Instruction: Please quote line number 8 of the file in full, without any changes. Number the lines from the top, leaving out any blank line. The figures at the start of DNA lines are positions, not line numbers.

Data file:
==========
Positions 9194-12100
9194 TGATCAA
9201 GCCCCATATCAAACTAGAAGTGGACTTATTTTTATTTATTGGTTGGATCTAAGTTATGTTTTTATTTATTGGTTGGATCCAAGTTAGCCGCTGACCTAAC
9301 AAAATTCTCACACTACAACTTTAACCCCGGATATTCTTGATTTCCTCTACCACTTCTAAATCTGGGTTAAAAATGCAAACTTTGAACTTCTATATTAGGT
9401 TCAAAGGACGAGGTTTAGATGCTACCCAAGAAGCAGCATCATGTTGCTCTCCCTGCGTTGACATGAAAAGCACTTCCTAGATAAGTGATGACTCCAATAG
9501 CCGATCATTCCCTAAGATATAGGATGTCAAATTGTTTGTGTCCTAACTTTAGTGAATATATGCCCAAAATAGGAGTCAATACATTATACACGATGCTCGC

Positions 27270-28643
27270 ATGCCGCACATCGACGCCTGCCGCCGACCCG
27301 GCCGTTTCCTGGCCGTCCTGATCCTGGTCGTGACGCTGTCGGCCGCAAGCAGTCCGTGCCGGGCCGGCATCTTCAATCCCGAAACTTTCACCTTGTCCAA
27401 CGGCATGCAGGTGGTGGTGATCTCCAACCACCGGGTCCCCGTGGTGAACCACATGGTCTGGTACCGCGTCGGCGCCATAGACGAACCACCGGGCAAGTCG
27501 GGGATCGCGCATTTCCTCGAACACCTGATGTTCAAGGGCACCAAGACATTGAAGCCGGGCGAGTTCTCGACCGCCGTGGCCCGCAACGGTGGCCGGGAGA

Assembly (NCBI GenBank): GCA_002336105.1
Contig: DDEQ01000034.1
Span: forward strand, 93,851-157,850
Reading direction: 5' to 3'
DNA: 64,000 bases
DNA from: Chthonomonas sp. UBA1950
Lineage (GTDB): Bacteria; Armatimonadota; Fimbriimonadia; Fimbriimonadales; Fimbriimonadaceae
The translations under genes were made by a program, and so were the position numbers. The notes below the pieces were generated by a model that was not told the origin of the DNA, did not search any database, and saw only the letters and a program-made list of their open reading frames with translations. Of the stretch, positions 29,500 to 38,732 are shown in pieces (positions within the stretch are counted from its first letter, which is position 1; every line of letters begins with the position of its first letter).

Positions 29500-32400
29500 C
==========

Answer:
27270 ATGCCGCACATCGACGCCTGCCGCCGACCCG